Tuesday, March 24, 2015

A Few Words about the term Mary Sue.

 Title: A Few Words about the term Mary Sue.

Author: ProvidenceMine.



I have been seeing the term ‘Mary Sue’ quite a bit in recent years, and I can’t say that I like it much.   It is a term that, I feel, has been used too much and too lightly.

For those of you who do not know, ‘Mary Sue’ describes a character, particularly in fan fiction but not limited to it, that is ‘too good to be true.’  These characters are always physically attractive, are smart, capable, and have ‘their shit together,’ for the most part.  It is usually applied to a female character, but has been applied to male characters as well.

Now, I’m not entirely unsympathetic with the sentiment behind the term because I have read books and seen movies, television and theatre pieces where a character was certainly so perfect, so flawless, so over-capable that they were exasperating. 

A sterling example of such a character was Dr. Evan Wilson, the pixie-like irritant from the TOS Star Trek novel Uhura’s Song.  Not only did this woman out-perform everyone, and I mean everyone at their jobs and talents-like Scotty, Kirk, McCoy, everyone- she was also loved by the whole crew, and the aliens of the planet that they were on.  This woman didn’t seem to have a character flaw at all, and she was highly full of herself.

Uhg!

And the worst part of it was, this woman completely upstaged Lt.Uhura, whose story this was supposed to be. 

Now, the book was a bit long and slow to begin with.  But, with Little Ms. Perfect in tow, I found the story a bit tiresome and I ended up putting the book down, but with the intention of finishing it.

I never did.

Dr. Evan Wilson is certainly a good example of a ‘Mary Sue.’  I get that.  However, I’ve read comments from people all over the internet where people leveled that term on certain characters in a way that I can only describe as questionable.

The character of Alya from the book Clan of the Cave Bear comes to mind.  There were so many comments by readers that labeled this woman as a ‘Mary Sue’ that it was quite alarming.  Now, I’ve read this book.  Alya was supposed to be a representative of the dawn of man, its collective coming of age.  She was able to figure out things, invent tools, learn about herself and others in a way that represented the ways in which our ancestors had. 

Jean M. Auel couldn’t write about every single prehistoric man, woman and child, now could she?  So, her main character was the embodiment of the human race in ascension.   

How is a character such as Alya a ‘Mary Sue?’ Is it because she’s beautiful and smart? 

I don’t get it.  I really don’t.

Another mention of a character described as a ‘Mary Sue’ was Claire Randall, the main character of the Outlander series.  A particular commenter on Amazon had referred to Claire as such because she was a strong female character who was a talented healer, and who was also beautiful and desired by many men.

Really?!

Let’s get something straight here.  Claire Randall is a heroine to a ROMANCE novel, okay?  The last time I checked, heroines in romance novels usually were beautiful and desired by many men.  Also, she is far from being perfect.  There is one incident where she puts her foot in her mouth while she is a dinner guest of the garrison commander of the invading English army, effectively putting her allegiance in question, and therefore her safety.  Claire Randall also marries another man in another time, and does end up fighting against the army of her compatriots.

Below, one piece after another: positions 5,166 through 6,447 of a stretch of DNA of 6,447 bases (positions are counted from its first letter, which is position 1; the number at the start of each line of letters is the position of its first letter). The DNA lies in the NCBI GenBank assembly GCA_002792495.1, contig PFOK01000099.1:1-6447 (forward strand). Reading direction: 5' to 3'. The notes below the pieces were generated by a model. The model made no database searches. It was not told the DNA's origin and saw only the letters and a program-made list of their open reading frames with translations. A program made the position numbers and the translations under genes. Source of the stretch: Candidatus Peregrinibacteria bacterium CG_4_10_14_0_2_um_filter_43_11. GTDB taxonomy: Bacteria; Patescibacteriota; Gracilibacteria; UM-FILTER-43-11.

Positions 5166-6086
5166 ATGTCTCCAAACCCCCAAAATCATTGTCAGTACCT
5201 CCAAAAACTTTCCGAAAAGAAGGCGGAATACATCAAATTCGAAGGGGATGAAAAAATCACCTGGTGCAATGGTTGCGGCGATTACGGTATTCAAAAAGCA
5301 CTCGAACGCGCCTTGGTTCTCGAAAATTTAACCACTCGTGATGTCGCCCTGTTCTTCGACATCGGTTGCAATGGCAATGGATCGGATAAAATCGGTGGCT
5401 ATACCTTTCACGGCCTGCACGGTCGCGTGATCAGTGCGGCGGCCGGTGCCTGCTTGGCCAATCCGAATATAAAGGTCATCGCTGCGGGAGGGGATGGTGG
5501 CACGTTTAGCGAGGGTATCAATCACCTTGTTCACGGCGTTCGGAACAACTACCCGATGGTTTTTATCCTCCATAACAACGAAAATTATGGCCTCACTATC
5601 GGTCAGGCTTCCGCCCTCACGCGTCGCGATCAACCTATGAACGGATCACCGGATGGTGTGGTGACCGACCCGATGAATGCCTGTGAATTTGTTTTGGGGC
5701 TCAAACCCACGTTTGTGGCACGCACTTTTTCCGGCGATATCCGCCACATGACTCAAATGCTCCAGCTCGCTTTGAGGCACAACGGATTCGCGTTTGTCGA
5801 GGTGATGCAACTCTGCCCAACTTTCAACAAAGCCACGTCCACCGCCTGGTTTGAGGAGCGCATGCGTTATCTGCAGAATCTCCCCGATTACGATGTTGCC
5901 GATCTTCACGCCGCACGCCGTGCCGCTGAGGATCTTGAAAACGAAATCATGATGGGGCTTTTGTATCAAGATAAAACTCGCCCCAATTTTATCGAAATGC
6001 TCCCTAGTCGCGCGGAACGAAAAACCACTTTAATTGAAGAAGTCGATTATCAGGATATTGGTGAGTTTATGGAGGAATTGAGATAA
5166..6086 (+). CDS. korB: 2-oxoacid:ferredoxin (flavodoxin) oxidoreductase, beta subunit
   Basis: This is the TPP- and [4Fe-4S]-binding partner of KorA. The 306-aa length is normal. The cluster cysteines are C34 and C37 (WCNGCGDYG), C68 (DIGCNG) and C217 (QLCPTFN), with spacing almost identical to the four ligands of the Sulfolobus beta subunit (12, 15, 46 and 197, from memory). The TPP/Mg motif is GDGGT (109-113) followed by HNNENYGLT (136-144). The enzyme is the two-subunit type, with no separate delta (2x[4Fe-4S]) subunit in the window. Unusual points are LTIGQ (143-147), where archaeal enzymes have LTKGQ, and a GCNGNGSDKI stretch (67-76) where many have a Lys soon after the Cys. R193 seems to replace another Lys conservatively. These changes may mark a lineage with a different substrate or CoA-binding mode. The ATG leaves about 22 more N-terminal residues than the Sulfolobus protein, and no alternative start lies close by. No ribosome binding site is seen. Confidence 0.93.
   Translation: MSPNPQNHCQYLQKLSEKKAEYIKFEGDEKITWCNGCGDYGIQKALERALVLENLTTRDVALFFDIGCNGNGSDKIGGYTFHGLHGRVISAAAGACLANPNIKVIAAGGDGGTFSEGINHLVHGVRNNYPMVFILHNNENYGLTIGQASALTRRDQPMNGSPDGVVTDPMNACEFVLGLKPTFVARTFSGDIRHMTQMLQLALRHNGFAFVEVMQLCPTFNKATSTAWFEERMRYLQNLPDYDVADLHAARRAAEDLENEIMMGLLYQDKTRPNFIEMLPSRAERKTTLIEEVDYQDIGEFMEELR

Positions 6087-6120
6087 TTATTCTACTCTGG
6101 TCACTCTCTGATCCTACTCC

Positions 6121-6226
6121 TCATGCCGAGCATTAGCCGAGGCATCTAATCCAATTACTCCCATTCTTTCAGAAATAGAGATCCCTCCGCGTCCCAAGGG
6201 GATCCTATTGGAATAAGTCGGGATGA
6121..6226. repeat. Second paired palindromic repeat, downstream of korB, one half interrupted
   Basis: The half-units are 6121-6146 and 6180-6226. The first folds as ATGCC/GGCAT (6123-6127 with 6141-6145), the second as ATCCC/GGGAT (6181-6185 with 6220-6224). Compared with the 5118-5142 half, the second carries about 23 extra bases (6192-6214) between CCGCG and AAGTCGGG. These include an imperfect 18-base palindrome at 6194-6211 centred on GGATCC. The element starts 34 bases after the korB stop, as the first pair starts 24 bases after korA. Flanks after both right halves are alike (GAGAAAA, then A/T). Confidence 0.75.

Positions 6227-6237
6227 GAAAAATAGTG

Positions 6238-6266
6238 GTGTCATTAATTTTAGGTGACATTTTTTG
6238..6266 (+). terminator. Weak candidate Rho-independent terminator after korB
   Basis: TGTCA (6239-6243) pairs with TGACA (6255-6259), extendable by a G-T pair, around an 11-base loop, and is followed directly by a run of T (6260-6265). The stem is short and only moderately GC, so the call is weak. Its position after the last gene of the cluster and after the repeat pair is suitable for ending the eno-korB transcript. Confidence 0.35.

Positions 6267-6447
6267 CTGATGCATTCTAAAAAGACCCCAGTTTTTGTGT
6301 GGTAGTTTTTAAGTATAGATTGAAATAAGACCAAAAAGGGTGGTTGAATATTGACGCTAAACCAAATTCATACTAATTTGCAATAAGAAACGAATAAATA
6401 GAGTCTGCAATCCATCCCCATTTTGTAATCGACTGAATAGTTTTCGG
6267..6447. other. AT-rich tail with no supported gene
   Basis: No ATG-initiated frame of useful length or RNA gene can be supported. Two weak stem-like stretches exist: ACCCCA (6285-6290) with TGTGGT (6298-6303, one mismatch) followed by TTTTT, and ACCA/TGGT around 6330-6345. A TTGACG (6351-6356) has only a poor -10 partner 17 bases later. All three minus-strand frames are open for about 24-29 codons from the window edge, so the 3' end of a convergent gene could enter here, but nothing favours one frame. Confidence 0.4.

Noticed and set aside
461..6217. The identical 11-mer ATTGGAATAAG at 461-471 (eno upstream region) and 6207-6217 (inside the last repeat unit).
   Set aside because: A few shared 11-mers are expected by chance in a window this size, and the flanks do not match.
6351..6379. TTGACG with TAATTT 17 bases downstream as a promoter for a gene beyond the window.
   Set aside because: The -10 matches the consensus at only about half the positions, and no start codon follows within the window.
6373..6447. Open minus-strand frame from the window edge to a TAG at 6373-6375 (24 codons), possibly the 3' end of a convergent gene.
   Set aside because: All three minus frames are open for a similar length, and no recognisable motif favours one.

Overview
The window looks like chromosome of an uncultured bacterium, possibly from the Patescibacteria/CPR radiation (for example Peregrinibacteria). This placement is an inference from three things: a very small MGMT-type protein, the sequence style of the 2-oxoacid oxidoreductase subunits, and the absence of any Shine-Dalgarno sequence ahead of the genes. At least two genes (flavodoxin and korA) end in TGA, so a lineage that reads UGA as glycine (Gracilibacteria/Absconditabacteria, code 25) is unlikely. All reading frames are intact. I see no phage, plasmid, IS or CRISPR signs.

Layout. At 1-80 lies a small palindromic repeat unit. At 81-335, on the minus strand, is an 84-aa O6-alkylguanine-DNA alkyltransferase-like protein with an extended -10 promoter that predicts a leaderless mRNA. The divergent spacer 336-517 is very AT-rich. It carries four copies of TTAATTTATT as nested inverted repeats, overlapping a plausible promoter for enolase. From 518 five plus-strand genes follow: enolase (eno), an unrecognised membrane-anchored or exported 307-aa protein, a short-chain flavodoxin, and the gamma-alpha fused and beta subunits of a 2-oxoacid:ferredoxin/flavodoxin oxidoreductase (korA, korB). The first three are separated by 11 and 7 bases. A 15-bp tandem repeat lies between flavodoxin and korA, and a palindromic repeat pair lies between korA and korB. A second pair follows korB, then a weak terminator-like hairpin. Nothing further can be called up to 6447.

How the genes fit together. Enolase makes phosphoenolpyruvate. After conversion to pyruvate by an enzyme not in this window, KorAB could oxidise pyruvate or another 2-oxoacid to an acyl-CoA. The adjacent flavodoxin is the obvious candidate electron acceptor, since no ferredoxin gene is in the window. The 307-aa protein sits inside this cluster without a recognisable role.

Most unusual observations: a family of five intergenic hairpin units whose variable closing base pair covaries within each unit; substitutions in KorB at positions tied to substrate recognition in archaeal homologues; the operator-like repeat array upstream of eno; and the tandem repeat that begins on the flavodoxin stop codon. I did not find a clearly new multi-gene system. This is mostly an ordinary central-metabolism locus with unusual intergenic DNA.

Let me see, now.  Claire Randall is by all accounts a bigamist and a traitor to her country.  Does that sound like a ‘Mary Sue’ to you?

But the most galling of insults for me was when the creator of the term ‘Mary Sue,’ whose name I don’t know nor want to, had actually stated that Captain Kirk fit the mold of a ‘Mary Sue.’

What in the HELL?!

What on earth makes Captain Kirk a ‘Mary Sue?’  It is that he’s an attractive, assertive man who is a brilliant star ship commander?  A man who is desired by women and admired by his peers and underlings? 

I suppose that would make George Washington a ‘Mary Sue,’ right? 

I guess you can also throw in the roman emperor Hadrian in that silly mix.

Let me tell you something.  I’ve must have watched every episode of Star Trek TOS, and I can tell you that Captain Kirk was no ‘Mary Sue.’ There were times when he barked orders and berated his crewmen in such a way that he came off as a downright jerk!  And frankly, there were times when he used women in order to meet an objective, even if a couple of these women were androids.  Watch all three seasons of the show, and you’ll see what I mean.

Captain Kirk a ‘Mary Sue?’  Ha!

See what I mean when I say that the term ‘Mary Sue’ is an irresponsible term?

It would be nice if the term would disappear from the face of the earth, never to be heard of ever, ever, EVER again!!  The woman who created the term ‘Mary Sue’ did a real disservice to writers everywhere- fan fiction writers and otherwise. 

Does this individual believe that all characters have to be like Archie Bunker, Commander Willard, Hal Carter, Scarlet O’Hara or Bella Swan ( before her transformation, of course )?

Maybe she thinks all characters should be like her. 

I shutter at the mere thought of that.

What’s wrong with a character who has his/her act together?  There’s a huge difference between that, and a character who is so perfect that they are impervious to believability…

…like Dr. Evan Wilson.

I think that people who have a love affair with the ‘Mary Sue’ term are clearly people who can’t tell the difference between such characters, and might be better served limiting their reading to coloring books or comic books.

Oh, maybe not.

They might think that Wonder Woman is a ‘Mary Sue’ as well.

You can’t win ‘em all.




Written and finished on March 24, 2015.


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